My life revolved around various escape plans. Most days that meant that I would have my Dad or other visiting family take me down to the canteen where we’d try and spot presenters and producers from City Hospital, with whom we all became quite friendly. Other times it meant sitting in the Burger King in the hospital foyer, trying to collect all the Pokemon toys and dreaming up schemes to claim the most-coveted Pikachu. (Which we knew was selling for a lot of money on Ebay but could never persuade the staff to let me have.) Even if it was freezing cold I’d insist on going out to the fish-pond outside the main entrance, where I’d sit and nibble home-made sandwiches brought in by my Nan; throwing the fat, ethereal koi carp more than I ever ate myself, and occasionally chucking in a penny with a wish. The main escape plan however was a burning desire to go home – a desperate need which found me sobbing and desolate on more occasions than any physical suffering ever did. I made it home twice during that long stay, once for 14hrs, and the second time only for 7. Each time I’d persuaded the doctors that I was feeling a bit better and they’d given in to my begging to go home. Each time my condition worsened drastically from just the effort required to leave the hospital, and I was rushed back in by ambulance. The last of those times I remember what a treat it was to be pushed around our small local Tesco in a red cross wheelchair, picking out the food I’d been craving while incarcerated on the Children’s Ward. I’d been on a high-calorie diet for months and was encouraged to eat all the things most children are strictly rationed, but hospital food was forever lacking in flavour or nutrition, and the canteen also had its limitations. The meal I chose for my dinner was a puff pastry chicken pie; a pre-hospitalisation favourite and one I had missed the most during a brief period on a milk-free diet where pastry was forbidden. So pleased was I to sit down to this highly-anticipated meal that I – unusually – devoured my portion with gusto, enjoying my food for the first time in almost two years, without worrying about the pain and sickness which would, inevitably, follow. I was devastated when it made me just as ill as I had been when admitted to hospital in the first place, because not only did it seem a cruel denial of something I had been looking forward to, but it was a very difficult defeat for someone as stubborn as myself to accept.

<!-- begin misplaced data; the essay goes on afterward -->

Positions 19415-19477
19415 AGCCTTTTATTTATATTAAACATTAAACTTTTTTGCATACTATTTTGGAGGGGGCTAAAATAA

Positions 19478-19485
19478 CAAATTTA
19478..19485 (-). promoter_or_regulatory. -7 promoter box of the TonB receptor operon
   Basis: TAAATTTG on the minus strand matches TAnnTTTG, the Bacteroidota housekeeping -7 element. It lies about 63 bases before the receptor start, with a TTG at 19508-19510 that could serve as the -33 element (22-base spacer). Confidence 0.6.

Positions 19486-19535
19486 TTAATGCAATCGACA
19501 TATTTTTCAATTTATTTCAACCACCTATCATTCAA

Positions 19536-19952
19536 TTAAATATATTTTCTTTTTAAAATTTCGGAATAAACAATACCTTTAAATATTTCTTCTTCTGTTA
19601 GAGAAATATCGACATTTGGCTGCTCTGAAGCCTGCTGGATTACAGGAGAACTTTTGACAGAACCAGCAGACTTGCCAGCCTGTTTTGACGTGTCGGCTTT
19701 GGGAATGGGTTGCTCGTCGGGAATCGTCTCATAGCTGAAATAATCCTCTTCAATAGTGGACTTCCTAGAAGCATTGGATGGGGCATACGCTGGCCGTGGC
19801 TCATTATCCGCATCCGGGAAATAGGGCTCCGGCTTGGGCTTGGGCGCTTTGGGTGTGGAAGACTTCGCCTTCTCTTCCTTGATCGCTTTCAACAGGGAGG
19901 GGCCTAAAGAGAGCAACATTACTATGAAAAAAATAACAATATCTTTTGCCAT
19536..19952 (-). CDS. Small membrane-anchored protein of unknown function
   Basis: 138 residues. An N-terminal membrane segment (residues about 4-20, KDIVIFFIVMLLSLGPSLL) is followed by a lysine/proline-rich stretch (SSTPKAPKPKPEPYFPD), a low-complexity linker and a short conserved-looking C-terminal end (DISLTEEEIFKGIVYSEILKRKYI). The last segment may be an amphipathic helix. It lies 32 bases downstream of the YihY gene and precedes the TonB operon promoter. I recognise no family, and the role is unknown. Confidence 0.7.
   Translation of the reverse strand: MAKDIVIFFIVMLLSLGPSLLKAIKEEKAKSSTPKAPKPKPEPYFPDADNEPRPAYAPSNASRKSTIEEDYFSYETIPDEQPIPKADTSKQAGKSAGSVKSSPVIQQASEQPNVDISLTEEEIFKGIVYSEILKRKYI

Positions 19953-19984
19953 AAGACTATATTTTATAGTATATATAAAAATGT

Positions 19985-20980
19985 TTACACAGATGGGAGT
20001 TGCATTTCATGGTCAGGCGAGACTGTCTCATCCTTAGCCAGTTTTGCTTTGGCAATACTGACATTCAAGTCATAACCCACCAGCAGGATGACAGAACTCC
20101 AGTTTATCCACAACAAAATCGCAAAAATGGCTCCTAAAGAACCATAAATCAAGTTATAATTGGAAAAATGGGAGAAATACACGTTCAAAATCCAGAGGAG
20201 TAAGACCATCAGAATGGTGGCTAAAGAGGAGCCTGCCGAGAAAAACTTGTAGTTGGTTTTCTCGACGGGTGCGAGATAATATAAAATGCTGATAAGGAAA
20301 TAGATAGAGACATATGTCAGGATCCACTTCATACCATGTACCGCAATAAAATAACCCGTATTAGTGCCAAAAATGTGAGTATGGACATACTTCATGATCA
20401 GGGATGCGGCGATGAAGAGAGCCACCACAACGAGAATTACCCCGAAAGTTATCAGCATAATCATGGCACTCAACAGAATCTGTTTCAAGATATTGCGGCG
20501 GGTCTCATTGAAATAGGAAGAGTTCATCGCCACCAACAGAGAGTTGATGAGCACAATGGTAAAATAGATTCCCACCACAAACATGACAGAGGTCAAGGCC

It was then that I knew, regardless of the doctors’ hopes and my own determination to be fine, that observation and maintenance was no longer enough. They needed to intervene and operate, despite the dangers of the surgery and the massive and invasive nature of the operation and its aftercare. Such a drastic step was it to request such a course of treatment that my doctor had me assessed by a pair of psychologists who had to certify that I did indeed understand the gravity of the situation and wasn’t looking for an “easy way out”. I knew it was dangerous, and I was as scared as anyone is when they face something so uncertain, but I also felt deep in my bones that it was necessary. I was exhausted, but more than that, I knew we had exhausted all the other options, and I didn’t have what it took to try them all again when they’d had no effect. I’d borne the difficulty of the 20hr per day tube feeds to keep my weight viable, and tolerated the 60-plus tablets I took each day, but no more. It had kept me alive, barely, but that just wasn’t good enough any more. So eventually, they operated. It wasn’t until later I found out that when they had opened me up things were worse than they had realised. Because I’d grown accustomed to managing the pain and other awful symptoms, they’d failed to spot just how far my condition had worsened. We were told that if they hadn’t operated when they did, I would have deteriorated so much within the next few days that the operation wouldn’t have done any good. Discovering that I came so close to losing my life before I’d even had the chance to take charge of it has always felt slightly unreal. I think I have always felt a little detached from that particular aspect because I was at an age where every teenager feels invincible, immortal, and had never lost anyone close to me. I had no understanding of death, let alone any comprehension of my own threatened mortality. I had known that dying was a possibility, but saw it as something which could happen – if all else failed – but I never believed that the doctors would fail. With every unsuccessful treatment followed the presentation of another. More tablets, a different diet, more invasive tests. It was a relentless merry-go-round but never one I had considered finite. The thought that they would eventually run out of ideas was one which never really resonated with me. Doctors were clever, authoritative figures who made people better. They’d always managed to sort me out before. Being the product of a school system where the people in charge are omniscient, omnipresent beings who must be obeyed meant that I didn’t question the ability of those in charge of my case then. Providing I did as I was told I would get better. And I did as I was told most of the time. I argued with the doctors when they refused to explain treatment plans to me satisfactorily, but compromised in the end. Bar the occasional tablet flushed down the sink or thrown out of the window in exasperation (I blame myself for a generation of mutant pigeons on the south coast) I complied with every round of treatment eventually. Which was why they finally operated, despite the risks, when I asked them to. It proved to be a far from easy option, but one I cannot regret because it saved my life.